Last week a University of Maryland police recruit was critically wounded. Prompted by this tragedy, I set out to look beyond the finger pointing and law suits that are sure to come and try to understand how an accident of this type could take place and then to take another look deeper at the nationally recognized training safety standards.  The following report by the Baltimore Sun provides excellent background on the incident and is supported by several nationally recognized training experts. Several points in the article seem so very obvious, yet need to be repeated over and over again, forever:

    • No gun – even a practice weapon – should be fooled with.
    • Never point a weapon at an item or person unless you intend to shoot it.

Missteps in Trainee Shooting Ran Afoul of Standards, Experts Say Baltimore Police Department promises a full review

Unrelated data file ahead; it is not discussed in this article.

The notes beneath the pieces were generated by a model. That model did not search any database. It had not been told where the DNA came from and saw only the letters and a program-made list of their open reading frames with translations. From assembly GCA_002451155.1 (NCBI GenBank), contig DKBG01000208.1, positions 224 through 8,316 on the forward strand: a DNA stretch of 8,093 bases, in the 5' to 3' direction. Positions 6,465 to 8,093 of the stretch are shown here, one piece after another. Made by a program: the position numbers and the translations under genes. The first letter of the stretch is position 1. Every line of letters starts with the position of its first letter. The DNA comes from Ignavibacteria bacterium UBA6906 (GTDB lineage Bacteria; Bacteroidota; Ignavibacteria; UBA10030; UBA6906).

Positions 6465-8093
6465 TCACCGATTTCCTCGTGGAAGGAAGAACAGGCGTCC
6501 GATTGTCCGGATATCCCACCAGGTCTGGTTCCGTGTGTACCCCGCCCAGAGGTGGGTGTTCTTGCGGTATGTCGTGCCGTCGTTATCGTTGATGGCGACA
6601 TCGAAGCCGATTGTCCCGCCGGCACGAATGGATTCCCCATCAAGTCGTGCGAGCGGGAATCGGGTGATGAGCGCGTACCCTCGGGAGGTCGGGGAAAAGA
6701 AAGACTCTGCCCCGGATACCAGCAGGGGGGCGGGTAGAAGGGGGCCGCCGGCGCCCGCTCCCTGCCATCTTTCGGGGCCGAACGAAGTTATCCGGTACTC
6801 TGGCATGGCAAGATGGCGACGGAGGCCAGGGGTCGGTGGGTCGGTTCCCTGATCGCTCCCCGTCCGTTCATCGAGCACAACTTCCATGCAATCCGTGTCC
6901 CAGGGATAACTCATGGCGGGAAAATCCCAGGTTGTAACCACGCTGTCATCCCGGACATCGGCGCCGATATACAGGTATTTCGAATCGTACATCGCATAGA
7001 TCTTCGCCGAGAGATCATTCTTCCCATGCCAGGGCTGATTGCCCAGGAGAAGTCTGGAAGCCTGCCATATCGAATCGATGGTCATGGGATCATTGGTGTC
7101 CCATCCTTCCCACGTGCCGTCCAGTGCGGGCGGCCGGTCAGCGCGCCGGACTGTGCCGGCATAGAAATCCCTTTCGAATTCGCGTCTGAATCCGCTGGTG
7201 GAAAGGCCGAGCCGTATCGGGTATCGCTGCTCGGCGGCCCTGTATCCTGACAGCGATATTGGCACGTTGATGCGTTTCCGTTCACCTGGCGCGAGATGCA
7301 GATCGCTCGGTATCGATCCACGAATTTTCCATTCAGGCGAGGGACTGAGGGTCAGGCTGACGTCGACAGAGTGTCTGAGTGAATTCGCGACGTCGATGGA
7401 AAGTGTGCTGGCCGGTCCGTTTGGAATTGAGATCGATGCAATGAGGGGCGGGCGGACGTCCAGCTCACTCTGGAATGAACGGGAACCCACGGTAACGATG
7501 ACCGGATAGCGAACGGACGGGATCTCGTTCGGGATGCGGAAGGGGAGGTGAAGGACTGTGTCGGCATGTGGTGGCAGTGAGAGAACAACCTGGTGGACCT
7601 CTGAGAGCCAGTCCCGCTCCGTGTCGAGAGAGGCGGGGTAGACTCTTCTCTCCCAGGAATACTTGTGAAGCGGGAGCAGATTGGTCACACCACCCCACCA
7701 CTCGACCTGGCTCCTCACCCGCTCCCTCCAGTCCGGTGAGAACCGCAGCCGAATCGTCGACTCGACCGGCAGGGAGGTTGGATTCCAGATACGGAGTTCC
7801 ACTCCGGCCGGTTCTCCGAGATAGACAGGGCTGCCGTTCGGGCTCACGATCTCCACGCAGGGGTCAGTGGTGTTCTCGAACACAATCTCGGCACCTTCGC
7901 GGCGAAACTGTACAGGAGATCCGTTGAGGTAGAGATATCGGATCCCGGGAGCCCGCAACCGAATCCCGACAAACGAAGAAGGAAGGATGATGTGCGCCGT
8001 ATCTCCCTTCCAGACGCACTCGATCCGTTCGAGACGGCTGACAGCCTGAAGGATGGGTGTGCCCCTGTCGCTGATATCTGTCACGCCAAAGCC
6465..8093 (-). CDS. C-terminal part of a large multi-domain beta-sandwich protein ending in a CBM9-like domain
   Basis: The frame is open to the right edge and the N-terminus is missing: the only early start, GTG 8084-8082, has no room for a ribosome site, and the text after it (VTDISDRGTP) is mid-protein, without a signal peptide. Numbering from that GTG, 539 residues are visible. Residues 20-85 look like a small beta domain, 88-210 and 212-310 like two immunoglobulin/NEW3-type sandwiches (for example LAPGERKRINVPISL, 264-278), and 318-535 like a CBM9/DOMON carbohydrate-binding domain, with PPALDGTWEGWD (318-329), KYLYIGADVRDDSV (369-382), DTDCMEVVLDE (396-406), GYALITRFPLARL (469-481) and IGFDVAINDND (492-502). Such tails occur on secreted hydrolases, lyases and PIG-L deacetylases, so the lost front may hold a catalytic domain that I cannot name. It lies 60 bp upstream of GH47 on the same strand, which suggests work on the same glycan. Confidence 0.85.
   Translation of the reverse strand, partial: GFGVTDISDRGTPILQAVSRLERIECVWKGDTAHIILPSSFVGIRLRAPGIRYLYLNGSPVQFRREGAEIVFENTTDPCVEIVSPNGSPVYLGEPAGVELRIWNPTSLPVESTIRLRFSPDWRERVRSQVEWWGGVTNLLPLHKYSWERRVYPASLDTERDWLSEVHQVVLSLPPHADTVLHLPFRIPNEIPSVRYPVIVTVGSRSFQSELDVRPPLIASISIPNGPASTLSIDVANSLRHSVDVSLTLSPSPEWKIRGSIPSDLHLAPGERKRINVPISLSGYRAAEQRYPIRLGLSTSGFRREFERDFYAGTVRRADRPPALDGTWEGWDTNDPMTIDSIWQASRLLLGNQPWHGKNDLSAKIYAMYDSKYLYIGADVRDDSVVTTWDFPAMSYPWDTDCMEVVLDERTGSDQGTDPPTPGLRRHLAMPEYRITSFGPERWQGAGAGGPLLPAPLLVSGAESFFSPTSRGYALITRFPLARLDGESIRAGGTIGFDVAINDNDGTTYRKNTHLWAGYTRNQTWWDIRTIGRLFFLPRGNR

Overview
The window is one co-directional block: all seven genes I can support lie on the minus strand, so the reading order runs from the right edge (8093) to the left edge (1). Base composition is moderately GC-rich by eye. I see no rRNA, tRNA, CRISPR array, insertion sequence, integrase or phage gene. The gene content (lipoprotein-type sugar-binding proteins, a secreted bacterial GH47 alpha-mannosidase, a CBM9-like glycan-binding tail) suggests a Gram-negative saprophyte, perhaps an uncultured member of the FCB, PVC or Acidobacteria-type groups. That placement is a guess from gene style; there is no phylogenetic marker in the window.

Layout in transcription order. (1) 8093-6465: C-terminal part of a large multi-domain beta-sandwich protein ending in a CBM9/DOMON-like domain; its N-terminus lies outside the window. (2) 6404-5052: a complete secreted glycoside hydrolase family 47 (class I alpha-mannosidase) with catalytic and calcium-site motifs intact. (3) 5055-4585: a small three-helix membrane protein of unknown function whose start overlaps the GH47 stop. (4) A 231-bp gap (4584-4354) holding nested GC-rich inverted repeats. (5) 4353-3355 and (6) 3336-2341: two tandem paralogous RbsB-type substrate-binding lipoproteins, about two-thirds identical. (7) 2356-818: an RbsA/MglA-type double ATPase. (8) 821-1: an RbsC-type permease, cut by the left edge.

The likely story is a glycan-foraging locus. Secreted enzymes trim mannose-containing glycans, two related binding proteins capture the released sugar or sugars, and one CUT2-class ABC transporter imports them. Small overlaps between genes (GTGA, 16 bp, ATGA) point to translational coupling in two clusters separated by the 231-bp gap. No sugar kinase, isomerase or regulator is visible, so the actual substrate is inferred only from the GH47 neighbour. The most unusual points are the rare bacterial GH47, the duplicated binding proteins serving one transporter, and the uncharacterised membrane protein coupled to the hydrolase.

By Justin George  | The Baltimore Sun 

The director of Baltimore’s police training academy didn’t know that instructors were holding exercises at an abandoned psychiatric hospital in Owings Mills. There were no supervisors on site. A police service weapon somehow got mixed up with a practice paint-cartridge pistol. The gun was pointed at a trainee . . . click to continue

Here are several more detail reports concerning the trainee shooting

  1. Was It a Joke Gone Wrong?
  2. Concerns That Training Was Not Fully Staffed When Recruit Was Shot
  3. Police refuse to release policies in wake of training shooting